Most Commonly Prescribed Drug for Infantile Epilepsy May Also Be Most Effective
Feb 13, 2018
Levetiracetam, the most commonly prescribed drug for U.S. infants with epilepsy, may be significantly more effective than the second-choice drug phenobarbital, according to a new study by scientists from Weill Cornell Medicine, NewYork-Presbyterian and 16 other research institutions. The findings provide the first evidence to favor levetiracetam in infants.
The barbiturate phenobarbital has been prescribed since the 1910s to infants with epilepsy but its use has been associated with lower IQ scores in children. Recently, physicians have been prescribing levetiracetam more frequently, as it has fewer side effects and appears to be well tolerated. But this use is off-label since the U.S. Food and Drug Administration approved the medication in 1999 only as an additional therapy for pediatric patients from 1 month of age to 16 years old.
In the study, published Feb. 12 in JAMA Pediatrics, the investigators examined hospital records to see which drug was more effective in treating infants with nonsyndromic epilepsy, the most common form of the disease in that age group. They found that levetiracetam was more effective than phenobarbital in treating the condition, findings that have implications for two-thirds of infants who begin to have seizures in the first year of life.
“We knew that levetiracetam was being prescribed more often than phenobarbital in clinical practice, but we were surprised to find that levetiracetam was so much more effective,” said first author Dr. Zachary Grinspan, the Nanette Laitman Clinical Scholar in Healthcare Policy and Research/Community Health and associate professor of healthcare policy and research and of pediatrics at Weill Cornell Medicine, and director of pediatric epilepsy at NewYork-Presbyterian Komansky Children’s Hospital.
Epilepsy affects more than 1 percent of the American population. In 2015, about 3.4 million adults and 470,000 children were taking epilepsy medication or had experienced at least one seizure in the past year, or both.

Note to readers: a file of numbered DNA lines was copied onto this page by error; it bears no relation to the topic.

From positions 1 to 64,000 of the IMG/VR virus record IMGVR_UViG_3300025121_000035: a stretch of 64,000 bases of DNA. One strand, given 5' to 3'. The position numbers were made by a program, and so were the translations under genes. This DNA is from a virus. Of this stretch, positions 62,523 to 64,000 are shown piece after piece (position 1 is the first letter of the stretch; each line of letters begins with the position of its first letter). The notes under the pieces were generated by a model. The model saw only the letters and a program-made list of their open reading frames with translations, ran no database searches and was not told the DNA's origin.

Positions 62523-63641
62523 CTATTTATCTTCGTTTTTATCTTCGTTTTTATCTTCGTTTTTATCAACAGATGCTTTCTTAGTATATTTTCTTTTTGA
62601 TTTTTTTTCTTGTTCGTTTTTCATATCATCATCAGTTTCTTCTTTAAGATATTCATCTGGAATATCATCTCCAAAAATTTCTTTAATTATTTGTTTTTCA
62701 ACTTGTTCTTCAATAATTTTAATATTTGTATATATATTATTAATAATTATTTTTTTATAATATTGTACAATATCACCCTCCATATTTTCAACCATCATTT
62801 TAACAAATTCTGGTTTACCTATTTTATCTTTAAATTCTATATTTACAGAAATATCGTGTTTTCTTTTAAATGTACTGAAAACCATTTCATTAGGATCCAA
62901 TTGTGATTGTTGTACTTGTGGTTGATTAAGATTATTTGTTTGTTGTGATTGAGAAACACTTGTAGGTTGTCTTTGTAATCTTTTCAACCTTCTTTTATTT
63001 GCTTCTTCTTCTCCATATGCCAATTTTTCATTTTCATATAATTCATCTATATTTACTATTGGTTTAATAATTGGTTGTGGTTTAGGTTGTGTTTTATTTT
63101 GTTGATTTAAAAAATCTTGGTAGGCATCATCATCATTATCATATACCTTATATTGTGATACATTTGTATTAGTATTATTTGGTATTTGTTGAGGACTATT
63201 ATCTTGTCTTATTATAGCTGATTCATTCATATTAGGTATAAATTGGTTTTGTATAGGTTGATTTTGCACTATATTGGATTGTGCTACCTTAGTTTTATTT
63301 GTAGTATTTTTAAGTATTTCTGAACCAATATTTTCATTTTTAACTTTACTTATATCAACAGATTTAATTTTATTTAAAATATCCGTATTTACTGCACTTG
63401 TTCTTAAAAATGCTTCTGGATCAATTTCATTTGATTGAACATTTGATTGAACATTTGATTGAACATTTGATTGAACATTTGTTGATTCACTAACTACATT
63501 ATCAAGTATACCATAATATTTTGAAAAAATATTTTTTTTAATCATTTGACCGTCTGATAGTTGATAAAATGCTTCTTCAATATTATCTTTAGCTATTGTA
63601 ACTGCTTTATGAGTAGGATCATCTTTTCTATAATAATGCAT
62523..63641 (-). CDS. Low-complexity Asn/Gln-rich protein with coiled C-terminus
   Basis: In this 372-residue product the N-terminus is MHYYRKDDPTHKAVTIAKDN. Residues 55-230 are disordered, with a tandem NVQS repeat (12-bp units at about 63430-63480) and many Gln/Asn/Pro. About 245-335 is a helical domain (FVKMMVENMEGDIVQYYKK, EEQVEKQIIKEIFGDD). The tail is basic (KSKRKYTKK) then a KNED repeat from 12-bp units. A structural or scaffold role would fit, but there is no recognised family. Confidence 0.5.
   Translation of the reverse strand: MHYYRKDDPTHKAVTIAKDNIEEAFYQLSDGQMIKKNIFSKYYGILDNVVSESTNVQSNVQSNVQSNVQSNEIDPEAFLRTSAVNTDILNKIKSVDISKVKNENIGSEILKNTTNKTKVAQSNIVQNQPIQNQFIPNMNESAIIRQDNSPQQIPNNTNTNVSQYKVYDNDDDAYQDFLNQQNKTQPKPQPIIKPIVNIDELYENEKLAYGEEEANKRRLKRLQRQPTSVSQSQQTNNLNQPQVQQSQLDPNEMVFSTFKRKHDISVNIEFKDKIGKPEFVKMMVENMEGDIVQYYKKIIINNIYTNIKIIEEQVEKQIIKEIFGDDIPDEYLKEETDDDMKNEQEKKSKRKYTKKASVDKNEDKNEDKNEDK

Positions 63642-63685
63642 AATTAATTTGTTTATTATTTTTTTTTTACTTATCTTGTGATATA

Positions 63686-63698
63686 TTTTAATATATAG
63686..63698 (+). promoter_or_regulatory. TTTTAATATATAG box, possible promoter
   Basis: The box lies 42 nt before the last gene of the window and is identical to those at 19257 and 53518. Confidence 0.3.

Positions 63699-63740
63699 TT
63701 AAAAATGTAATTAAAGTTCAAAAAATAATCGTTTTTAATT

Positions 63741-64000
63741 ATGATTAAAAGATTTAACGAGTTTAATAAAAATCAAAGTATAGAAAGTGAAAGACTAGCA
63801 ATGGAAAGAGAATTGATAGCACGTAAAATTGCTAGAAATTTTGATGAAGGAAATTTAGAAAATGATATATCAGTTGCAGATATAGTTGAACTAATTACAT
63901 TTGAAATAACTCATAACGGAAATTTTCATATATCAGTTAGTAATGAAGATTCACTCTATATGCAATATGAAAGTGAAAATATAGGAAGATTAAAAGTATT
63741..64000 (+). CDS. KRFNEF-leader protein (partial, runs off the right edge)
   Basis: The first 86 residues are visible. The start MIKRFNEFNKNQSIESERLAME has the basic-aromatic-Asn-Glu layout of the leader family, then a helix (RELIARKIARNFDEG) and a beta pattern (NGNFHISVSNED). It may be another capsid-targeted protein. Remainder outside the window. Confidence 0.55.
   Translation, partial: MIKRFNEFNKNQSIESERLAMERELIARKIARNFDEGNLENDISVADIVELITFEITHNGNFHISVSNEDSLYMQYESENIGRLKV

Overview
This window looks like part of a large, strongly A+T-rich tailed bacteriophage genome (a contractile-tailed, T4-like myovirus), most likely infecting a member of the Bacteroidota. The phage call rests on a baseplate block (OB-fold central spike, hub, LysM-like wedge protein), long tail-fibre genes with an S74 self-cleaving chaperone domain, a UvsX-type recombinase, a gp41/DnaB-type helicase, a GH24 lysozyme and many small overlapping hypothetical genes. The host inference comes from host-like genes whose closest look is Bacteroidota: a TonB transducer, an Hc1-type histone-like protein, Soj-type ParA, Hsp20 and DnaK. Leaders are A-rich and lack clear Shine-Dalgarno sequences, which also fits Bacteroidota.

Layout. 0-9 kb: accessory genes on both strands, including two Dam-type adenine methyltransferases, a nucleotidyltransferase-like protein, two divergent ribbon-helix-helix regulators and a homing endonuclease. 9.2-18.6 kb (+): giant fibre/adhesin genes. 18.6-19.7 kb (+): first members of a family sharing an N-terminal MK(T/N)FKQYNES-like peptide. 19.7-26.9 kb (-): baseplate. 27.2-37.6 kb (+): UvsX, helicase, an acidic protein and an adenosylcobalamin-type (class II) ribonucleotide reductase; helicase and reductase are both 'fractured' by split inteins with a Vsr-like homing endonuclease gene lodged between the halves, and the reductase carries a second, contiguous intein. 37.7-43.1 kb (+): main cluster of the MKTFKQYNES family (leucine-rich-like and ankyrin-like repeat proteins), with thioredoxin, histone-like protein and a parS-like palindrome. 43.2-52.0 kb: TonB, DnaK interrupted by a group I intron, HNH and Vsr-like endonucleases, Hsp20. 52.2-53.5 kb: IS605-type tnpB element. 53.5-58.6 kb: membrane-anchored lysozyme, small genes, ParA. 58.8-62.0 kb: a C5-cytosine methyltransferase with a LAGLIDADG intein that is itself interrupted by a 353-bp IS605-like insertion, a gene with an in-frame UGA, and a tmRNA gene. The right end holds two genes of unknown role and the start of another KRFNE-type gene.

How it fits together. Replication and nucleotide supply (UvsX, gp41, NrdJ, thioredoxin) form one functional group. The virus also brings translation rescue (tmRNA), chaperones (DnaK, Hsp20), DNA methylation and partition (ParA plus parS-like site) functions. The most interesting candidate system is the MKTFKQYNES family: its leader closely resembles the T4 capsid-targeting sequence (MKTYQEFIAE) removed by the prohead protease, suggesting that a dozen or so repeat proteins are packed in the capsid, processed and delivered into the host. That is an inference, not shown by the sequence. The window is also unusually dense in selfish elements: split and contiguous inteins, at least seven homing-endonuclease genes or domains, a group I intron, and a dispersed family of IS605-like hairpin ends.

For the study, Dr. Grinspan and colleagues, including senior author Dr. Anne Berg, a research professor of pediatric neurology at the Ann & Robert H. Lurie Children’s Hospital of Chicago, analyzed health records for 155 infants under 1 year of age with nonsyndromic epilepsy—meaning that they had not been diagnosed with a rare epilepsy syndrome—from 17 pediatric epilepsy centers in the United States.
They found that 40 percent of infants in the group treated with levetiracetam had experienced no further seizures within three months of starting treatment and had not required a second drug within six months, compared with only 16 percent in the phenobarbital group. Further, the researchers calculated that if 100 infants who had received phenobarbital had been treated with levetiracetam instead, 44 of them would be seizure-free within three months and still using one drug at six months, rather than 16.
“We hope our results will encourage clinicians still prescribing phenobarbital to infants under 1 year old to consider moving to levetiracetam,” Dr. Grinspan said. “We also hope our colleagues in the United States and other countries will analyze their own data to see if they can confirm our findings. But we may need a randomized controlled trial to thoroughly test the result.”
This study’s results have potential implications for the treatment of epilepsy in developing countries. “Phenobarbital is found all over the world and is on the World Health Organization’s Model List of Essential Medicines,” Dr. Grinspan said. “If our findings are replicated by other researchers, levetiracetam may become the preferred treatment in more countries in the future.”
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